The digitalisation of healthcare has created a whole new profession. Health care professionals who are also engineers. This gives the West Swedish business community unique opportunities, according to Åsa Lindström at Sahlgrenska Science Park, who, herself, has a background as both an intensive care nurse and an automotive engineer.
TEXT: KENNY GENBORG
The two-day conference, Engineering Health, arranged by Sahlgrenska University Hospital, Chalmers University of Technology and the Sahlgrenska Academy, zooms in on the new skill requirements demanded by future health and medical care, as well as on the possibilities within healthtech. The purpose is to inspire collaborative research.
An increasingly technology-intensive healthcare industry demands that doctors and engineers work and research together. In Gothenburg, there is already a training program focused on innovation and technology for specialist doctors. Maybe, the hybrid profession of half nurse, half engineer, will now become the new standard rather than the exception.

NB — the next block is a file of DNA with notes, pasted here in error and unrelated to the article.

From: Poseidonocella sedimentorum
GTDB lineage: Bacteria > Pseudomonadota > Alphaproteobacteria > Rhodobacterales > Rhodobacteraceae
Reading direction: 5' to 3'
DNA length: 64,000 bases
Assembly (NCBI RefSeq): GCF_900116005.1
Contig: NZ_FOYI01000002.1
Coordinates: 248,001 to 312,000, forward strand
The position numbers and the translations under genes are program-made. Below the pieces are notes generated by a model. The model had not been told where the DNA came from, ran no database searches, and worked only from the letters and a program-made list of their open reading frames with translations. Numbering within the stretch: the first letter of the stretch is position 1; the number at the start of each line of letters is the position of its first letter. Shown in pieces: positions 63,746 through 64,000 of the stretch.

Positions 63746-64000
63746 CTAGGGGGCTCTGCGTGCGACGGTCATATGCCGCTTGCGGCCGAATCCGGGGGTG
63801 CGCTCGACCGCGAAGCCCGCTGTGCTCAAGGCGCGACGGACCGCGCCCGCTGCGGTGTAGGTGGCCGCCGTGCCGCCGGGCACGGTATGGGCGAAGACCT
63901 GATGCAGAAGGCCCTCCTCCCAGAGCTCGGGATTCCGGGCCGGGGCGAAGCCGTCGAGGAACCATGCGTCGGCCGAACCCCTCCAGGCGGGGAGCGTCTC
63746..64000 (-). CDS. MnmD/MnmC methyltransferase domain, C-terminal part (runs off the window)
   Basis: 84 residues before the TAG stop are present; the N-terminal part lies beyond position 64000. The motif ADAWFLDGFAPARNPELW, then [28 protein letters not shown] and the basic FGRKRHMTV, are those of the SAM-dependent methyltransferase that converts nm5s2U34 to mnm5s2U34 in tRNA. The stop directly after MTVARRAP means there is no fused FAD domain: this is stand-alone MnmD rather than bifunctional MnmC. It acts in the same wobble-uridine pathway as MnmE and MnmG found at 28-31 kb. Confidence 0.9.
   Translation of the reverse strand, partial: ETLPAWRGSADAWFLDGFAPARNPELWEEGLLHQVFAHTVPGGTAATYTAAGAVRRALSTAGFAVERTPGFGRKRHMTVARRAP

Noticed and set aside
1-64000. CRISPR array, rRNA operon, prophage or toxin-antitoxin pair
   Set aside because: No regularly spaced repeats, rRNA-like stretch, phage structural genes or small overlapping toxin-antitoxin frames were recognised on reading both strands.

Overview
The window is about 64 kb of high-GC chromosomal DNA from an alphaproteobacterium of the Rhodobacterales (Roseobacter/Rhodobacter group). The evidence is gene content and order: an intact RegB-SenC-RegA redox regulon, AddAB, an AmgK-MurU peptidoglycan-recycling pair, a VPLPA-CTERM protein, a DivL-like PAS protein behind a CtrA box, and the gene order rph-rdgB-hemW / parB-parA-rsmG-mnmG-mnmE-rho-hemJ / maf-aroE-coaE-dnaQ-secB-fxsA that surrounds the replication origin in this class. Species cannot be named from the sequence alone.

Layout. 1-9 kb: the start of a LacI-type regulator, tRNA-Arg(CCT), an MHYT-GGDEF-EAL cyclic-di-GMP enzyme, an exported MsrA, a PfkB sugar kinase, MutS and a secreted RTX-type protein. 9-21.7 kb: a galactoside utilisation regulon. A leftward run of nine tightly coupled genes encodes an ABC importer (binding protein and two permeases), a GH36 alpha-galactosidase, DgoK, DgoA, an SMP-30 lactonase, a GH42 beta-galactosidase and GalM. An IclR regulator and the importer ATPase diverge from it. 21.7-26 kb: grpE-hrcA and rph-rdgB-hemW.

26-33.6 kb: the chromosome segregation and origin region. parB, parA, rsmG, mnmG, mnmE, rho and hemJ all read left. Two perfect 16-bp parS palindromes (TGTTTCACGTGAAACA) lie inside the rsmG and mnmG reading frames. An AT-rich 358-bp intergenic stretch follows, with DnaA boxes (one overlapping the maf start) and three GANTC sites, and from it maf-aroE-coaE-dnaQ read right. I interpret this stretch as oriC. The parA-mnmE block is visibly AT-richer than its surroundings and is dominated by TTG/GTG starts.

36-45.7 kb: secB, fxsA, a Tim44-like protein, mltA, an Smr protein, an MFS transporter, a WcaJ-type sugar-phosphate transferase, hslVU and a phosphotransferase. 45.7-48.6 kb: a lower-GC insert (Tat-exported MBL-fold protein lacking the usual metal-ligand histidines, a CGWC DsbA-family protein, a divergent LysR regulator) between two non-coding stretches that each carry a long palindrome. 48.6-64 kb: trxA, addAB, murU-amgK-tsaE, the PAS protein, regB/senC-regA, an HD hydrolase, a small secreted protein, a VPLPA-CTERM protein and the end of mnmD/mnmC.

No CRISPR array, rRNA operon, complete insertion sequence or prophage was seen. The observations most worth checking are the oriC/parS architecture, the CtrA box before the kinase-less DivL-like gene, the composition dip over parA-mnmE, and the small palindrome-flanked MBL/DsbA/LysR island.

“This completely aligns with the new direction being taken by the life science industry. A window has been opened for the West Swedish business community, where technology, IT, mobility and data analysis are skills that are tailor-made for life science,” says Åsa Lindström, who participated in the conference with an agenda item on infrastructure for research collaboration.
“Everything is in place in West Sweden to make this happen. We can build a long tradition of collaboration between academia, business and healthcare.”
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Åsa Lindström, herself, has a professional background both as an intensive care nurse and as an engineer in the automotive industry.
She is also the project manager for the newly started collaboration project, Inn2Health, which is also based on encouraging more insulated industries to form collaborations with each other to develop services and products that meet needs identified by employees in health and social care.
Inn2Health, brings together six West Swedish science parks with different areas of expertise ranging from vehicles to smart textiles.
The project will increase West Swedish SMEs’ accessibility to knowledge, skills, technology and networks so they can develop innovative life science products and services.
On 15 March, the first workshop was held with significant engagement from participating companies. The subject was very relevant. Healthtech and other new solutions can reduce the high costs for healthcare when patients miss booked appointments.